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Bill Plaschke

Already an Ill Wind Blowing in Laker Camp

October 03, 2003|Bill Plaschke

HONOLULU — Talk about a lousy entry pass.

On the day his legal team suffered two important losses in Colorado, Kobe Bryant called in sick to the Lakers' first team meeting.

Inside the tense and overheated University of Hawaii gym, the two events seemed as coincidental as the thick beads of sweat dripping off Phil Jackson's nose.

The Lakers said Bryant should be flying here from Southern California today. They hope.

They said he should be practicing with his teammates for the first time Saturday. They hope.

But from the worried look on Mitch Kupchak's face to the grimace worn by Jackson, they don't know, and we don't know, and doesn't it figure?

On the eve of the start of what is expected to be the most tumultuous season in Laker history, already the leading scorer is chaos.

"It looks as if it's going to be that kind of year," Kupchak said with a sigh.

It would not surprise anyone if Bryant walked on to the court Saturday as promised, smiling and wondering why the giant fuss over a little cold.

But it also would not surprise anyone if he did not show up again until next year, announcing that he is forgoing the current season to engage in the legal battle for his life.

In the first scenario, he would be standing up for his right to be treated as innocent until proven guilty, a noble and important gesture.

In the second scenario, he would be stepping aside to protect the sanity of himself and his family and his teammates, an equally admirable gesture.

Before Thursday, the Lakers had yet to even acknowledge that second scenario, as Bryant promised he would be there.

But suddenly, it sounds as if Jackson is preparing himself for anything.

"At this point, I think Kobe has to think about himself before the team," the coach

said.

He later added this cryptic message to his star: "Come back, join us when you're ready, and we're ready to go on with you. Or without you."

Or without you?

Before Thursday, it seemed apparent that Bryant was willing to become the most prominent athlete to ever play a season with a rape charge and life imprisonment hanging over his head. Even as some teammates grumbled about the distractions, Bryant assured officials that he could handle the constant media scrutiny and opposing fan harassment.

But Thursday, a judge in Colorado said Bryant's lawyers would not be allowed to interrogate his alleged victim in a preliminary hearing on his rape charge. That means the hearing is now a formality, and that Bryant probably cannot avoid a full trial.

Also Thursday, a judge ruled that the media would be allowed in the preliminary hearing, which means reporters probably will be in court for the trial, beaming Bryant's private life to the world.

It was two strikes against the defense, at which point Bryant declared he was out of his first and most symbolic practice of the season.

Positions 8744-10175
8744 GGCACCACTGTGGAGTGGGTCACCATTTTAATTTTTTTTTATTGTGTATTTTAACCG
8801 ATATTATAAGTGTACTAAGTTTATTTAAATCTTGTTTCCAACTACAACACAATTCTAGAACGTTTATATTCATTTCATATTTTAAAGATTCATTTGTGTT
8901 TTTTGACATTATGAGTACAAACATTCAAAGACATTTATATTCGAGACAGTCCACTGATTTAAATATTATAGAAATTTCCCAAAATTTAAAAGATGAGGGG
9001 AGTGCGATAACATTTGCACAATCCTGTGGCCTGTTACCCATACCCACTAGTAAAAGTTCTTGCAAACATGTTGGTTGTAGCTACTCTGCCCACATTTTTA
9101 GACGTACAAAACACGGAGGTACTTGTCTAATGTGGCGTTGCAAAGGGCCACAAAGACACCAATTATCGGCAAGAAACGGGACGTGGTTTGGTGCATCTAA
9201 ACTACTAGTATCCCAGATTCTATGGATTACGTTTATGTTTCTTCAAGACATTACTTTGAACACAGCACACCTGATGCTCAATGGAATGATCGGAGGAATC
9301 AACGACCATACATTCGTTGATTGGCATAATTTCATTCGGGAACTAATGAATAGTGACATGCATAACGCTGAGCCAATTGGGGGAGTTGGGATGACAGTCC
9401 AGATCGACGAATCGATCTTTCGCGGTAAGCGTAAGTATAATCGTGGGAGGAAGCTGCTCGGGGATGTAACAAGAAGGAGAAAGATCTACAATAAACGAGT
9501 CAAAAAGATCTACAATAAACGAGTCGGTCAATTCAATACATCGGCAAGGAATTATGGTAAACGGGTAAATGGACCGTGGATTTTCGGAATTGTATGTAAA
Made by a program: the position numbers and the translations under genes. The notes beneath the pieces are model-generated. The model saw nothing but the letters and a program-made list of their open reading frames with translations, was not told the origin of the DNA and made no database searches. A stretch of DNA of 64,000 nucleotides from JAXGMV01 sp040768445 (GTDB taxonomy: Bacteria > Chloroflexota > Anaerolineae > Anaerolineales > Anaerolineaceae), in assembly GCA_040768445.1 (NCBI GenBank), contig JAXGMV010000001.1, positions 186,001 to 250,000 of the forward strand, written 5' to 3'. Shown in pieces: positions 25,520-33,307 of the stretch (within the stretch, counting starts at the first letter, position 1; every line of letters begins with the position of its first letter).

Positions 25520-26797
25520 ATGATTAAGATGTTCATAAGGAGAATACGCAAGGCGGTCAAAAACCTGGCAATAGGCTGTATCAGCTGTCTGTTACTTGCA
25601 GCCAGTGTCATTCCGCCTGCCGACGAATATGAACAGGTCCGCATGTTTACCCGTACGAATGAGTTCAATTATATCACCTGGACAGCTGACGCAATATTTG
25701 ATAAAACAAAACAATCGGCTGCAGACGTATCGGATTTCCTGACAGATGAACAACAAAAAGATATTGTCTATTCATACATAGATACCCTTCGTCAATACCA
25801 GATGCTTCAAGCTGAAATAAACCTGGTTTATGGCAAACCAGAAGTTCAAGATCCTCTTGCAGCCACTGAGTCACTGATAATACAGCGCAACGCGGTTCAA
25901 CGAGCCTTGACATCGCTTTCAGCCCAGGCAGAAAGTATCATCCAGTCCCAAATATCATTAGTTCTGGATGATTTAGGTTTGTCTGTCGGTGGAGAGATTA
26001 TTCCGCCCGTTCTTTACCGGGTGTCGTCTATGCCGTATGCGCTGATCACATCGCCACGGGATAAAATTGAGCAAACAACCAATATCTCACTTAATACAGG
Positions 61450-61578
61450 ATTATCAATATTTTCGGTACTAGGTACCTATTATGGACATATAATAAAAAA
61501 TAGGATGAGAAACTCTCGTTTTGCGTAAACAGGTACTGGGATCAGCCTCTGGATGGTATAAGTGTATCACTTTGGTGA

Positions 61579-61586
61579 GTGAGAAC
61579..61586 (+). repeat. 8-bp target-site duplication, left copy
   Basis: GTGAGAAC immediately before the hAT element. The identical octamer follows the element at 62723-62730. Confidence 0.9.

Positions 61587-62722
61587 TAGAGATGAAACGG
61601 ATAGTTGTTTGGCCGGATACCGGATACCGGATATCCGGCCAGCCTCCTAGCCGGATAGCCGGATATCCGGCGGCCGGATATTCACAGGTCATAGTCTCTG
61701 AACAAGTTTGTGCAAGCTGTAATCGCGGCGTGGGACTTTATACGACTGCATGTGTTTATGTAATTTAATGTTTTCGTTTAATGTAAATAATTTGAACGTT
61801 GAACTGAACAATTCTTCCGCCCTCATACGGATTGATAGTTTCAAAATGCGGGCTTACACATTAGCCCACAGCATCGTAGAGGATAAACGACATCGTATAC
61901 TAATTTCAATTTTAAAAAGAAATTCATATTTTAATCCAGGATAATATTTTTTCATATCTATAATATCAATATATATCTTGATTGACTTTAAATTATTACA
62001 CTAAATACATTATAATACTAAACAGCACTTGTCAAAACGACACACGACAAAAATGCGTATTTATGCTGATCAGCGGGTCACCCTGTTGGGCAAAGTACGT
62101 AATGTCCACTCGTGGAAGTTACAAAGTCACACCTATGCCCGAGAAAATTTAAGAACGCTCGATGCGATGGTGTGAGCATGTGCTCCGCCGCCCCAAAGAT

While remaining out of touch.

Jackson phoned him, but he wouldn't take the call. Kupchak phoned him, but he wouldn't pick up. The Lakers learned of his absence through a phone call from his agent.

Thus his team, with two important new players, climbed aboard their charter jet without him. And Thursday's first team meeting, in which Jackson traditionally begins to spread his togetherness wisdom, was held without him.

At the beginning of a season where he will need his teammates more than ever, he once again isolates himself.

And while we can only guess whether the players will show up today angry over another case of perceived abandonment, the coach is clearly miffed.

"No one is bigger than the team or the game," Jackson said. "That's the way it is."

With their two new toys, the Lakers undoubtedly figure they can win with or without Bryant.

But they cannot win if he comes and goes at the drop of a judge's ruling.

And, with already nearly 100 media members already prodding them with cameras and tape recorders, they're also getting a little cynical about it.

"I wasn't told he was sick, I was told he was under the weather," Jackson said. "Now is that the marine layer fog that's in L.A. that's been plaguing us for two weeks? Yes, I think that's probably under the weather, for me at least."

At least one young teammate wondered whether the illness wouldn't be related to stress.

"I'm stressed out all the time in this game, I can't imagine what's happening to him," said Kareem Rush, who is as close as anyone to Bryant. "I know the stress has to be affecting him."

At this point, it's affecting everyone, a potentially championship team growing angry at a problem it did not cause, and bewildered by a prodigy it no longer understands.

"We just have to be real fluid ... and not get our hopes up one way or the other," Jackson said.

But at this point, what exactly are those hopes? Is Jackson hoping Bryant plays, or doesn't?

Funny, but he never really said.

*

Bill Plaschke can be reached at bill.plaschke@latimes.com.

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